- Another tendency in seeking success is to focus on means rather than ends. The temptation is to get caught up in methods and programs of church growth and to forget the more fundamental spiritual issues of why we want to grow, what we are growing toward, and from whom the growth comes.
- A third tendency in seeking success is to attempt the dramatic and showy. The temptation is to get caught up in marketing and publicizing the church and to forget the more fundamental call of God to ordinary service and quiet holiness.
2. The healthy church is characterized more by what it waits for than by what it works for (see Luke 10:38-42, 11:5-10, 12:35-38).
We live in an era that prizes activity and motion. The assumption is that a healthy church is busy. Yet Jesus' call is to a quiet anticipation, a reaction to God's will rather than an anticipation of it. In Luke 10:38-42, Jesus commented on the busyness of Martha versus the waiting and listening of Mary: "Martha, Martha, you are worried and bothered about so many things:, but only a few things are necessary, really only one, for Mary has chosen the good part," (NASB).
In Luke 11:5-10, we read of Jesus' command to ask (and keep on asking), to seek (and keep on seeking), and to knock (and keep on knocking). It is instructive to note that Jesus began with the word "ask" (the Greek word used is aiteo, suggesting the attitude of a humble supplicant) and closed with the phrase "the door shall be opened," (NASB). The implication is that we are first the requestors and recipients of God's action and only secondarily initiators of our own action.
In Matt. 25:1-13, Jesus told the parable of the ten virgins who took their lamps and went to await the coming of the bridegroom. The five foolish virgins had not brought sufficient oil; and while they had gone for more oil, the bridegroom came. The door was shut as the wedding feast began. When they returned, the foolish virgins were not admitted to the feast. Jesus admonished: "Be on the alert then, for you do not know the day nor the hour," (v.13). In a reference to a wedding feast (Luke 12:35-40), Jesus implored, "You too, be ready; for the Son of Man is coming at an hour that you do not expect,"( v.40).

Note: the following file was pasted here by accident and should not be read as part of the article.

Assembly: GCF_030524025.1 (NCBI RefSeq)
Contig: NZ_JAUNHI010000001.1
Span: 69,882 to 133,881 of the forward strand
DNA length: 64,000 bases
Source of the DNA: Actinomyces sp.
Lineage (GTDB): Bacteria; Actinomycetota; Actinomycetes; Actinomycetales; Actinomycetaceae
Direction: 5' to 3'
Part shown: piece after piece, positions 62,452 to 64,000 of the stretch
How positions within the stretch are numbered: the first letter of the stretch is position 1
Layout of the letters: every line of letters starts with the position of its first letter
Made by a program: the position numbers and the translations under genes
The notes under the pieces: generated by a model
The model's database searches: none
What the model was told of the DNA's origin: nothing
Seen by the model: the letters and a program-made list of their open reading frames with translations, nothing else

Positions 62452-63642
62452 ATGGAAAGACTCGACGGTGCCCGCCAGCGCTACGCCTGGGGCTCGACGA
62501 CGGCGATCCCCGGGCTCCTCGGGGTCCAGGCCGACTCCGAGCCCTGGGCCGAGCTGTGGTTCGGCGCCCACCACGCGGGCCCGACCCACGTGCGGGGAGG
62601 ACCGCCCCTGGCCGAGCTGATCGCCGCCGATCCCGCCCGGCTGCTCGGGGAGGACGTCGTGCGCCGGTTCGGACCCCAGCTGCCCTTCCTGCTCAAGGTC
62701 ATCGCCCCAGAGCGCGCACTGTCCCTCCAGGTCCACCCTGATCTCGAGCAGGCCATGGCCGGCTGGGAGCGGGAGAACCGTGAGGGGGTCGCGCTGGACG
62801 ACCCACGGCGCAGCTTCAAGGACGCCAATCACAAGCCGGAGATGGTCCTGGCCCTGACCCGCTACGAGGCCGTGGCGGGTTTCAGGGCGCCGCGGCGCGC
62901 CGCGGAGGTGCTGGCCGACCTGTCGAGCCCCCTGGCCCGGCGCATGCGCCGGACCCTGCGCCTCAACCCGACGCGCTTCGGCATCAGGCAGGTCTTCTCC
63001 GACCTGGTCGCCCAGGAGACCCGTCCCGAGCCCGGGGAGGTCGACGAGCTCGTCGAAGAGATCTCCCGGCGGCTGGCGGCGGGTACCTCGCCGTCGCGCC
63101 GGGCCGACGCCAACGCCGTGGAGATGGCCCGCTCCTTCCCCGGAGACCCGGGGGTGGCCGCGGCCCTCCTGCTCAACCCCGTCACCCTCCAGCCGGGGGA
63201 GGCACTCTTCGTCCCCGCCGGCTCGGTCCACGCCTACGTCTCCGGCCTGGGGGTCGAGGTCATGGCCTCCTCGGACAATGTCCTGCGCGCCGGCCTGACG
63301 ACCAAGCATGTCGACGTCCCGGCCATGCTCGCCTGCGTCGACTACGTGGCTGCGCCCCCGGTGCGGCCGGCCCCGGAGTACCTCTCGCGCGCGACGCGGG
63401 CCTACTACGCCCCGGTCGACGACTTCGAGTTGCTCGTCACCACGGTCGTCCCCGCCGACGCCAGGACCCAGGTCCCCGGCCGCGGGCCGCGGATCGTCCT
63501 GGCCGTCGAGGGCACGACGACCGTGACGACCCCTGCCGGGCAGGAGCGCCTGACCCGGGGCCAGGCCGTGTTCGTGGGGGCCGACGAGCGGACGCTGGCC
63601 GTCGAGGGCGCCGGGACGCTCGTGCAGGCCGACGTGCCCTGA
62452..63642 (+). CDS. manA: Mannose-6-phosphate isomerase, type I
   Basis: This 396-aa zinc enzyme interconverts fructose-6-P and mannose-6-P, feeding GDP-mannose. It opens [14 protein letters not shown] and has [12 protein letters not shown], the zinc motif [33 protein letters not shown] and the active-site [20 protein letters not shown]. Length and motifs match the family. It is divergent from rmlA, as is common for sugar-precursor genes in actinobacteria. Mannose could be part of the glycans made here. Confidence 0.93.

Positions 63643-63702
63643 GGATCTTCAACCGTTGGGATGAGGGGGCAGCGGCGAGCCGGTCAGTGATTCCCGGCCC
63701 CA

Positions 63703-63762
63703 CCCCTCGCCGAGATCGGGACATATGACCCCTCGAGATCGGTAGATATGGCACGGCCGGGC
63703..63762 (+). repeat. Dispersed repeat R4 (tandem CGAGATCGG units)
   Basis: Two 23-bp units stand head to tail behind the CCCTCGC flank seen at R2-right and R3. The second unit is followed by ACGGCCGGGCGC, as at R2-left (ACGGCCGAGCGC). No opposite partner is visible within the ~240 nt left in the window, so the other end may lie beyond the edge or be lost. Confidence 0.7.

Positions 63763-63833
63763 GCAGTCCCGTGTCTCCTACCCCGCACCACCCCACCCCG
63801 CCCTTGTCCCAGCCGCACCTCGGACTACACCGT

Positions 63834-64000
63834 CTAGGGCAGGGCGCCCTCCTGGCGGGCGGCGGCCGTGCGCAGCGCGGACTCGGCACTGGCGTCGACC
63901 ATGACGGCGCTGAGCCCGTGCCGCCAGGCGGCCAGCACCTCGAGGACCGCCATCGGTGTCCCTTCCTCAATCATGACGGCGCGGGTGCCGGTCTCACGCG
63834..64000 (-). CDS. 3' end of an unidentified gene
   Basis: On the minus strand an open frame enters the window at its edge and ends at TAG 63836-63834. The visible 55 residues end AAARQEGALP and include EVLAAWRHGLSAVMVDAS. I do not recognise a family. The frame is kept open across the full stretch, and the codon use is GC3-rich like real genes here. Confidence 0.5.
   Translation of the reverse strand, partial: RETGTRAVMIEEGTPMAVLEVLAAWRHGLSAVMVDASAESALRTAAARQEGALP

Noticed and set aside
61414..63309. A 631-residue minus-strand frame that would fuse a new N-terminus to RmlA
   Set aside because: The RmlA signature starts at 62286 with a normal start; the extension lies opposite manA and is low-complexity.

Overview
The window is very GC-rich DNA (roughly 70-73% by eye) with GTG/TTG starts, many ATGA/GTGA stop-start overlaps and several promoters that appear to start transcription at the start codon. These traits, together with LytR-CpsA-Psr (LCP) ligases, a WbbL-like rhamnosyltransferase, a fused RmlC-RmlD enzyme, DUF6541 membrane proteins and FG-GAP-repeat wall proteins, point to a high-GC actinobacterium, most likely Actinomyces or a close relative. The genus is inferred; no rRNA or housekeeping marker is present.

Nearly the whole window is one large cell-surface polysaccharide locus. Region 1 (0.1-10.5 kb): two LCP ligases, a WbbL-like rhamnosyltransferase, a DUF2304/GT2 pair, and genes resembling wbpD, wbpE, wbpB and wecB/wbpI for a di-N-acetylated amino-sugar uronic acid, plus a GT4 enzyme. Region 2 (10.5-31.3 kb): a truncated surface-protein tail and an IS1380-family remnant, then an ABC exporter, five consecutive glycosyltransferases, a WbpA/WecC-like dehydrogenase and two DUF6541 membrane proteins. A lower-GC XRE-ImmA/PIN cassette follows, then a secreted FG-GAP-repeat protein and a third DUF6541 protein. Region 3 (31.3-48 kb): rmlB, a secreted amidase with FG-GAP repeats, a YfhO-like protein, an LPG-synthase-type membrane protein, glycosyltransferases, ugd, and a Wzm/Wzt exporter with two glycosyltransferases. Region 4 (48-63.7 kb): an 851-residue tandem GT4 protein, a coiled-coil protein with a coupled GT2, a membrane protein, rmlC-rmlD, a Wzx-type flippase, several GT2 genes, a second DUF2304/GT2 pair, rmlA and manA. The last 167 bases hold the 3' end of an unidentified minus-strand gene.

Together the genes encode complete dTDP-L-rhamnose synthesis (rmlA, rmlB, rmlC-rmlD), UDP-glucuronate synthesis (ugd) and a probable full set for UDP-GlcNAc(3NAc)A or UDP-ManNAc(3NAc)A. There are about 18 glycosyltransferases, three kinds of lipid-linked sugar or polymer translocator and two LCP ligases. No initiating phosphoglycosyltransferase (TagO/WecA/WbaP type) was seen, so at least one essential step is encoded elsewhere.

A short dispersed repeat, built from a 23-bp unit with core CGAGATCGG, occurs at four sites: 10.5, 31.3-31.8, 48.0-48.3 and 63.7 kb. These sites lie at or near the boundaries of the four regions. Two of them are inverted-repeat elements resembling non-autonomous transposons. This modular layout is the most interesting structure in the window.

In Luke 12:42-47, Jesus told about the trusted servant who was unprepared for his master's return: "And that slave who knew his master's will and did not get ready or act in accord with his will, shall receive many lashes," (v. 47). The waiting implied in these verses is from the Greek word prosdechomai, which means "to look for with a view to favorable reception." It is the waiting of one who knows the master will act and waits for clear and specific direction from the master. The healthy church waits for God to reveal his will and exercise his power in his time and in his way.
3. The healthy church is characterized more by what it proclaims than by what it programs (see Luke 11:23; 12:8-9, NASB).
We have a tendency to evaluate a church in terms of how much it is doing—in the numbers and variety of its programs. In Luke 12:8-9, Jesus focused the church's attention on its call to proclaim: "And I say to you, everyone who confesses Me before men, the Son of Man shall confess him also before the angels of God," (v. 8).
The primary role of the church is to proclaim the gospel. That purpose must permeate everything the church does. Each program and activity must clearly and directly contribute to that purpose. The church is not first of all a social or charitable organization; it is the proclaiming body of Christ. While the church does engage in social and charitable programs, it does so as a vehicle through which to reach others with the message of grace and forgiveness through Jesus.
4. The healthy church is characterized more by its compassions than by its passions (see Luke 10:27-37: 11:45; 12:6-7, NASB).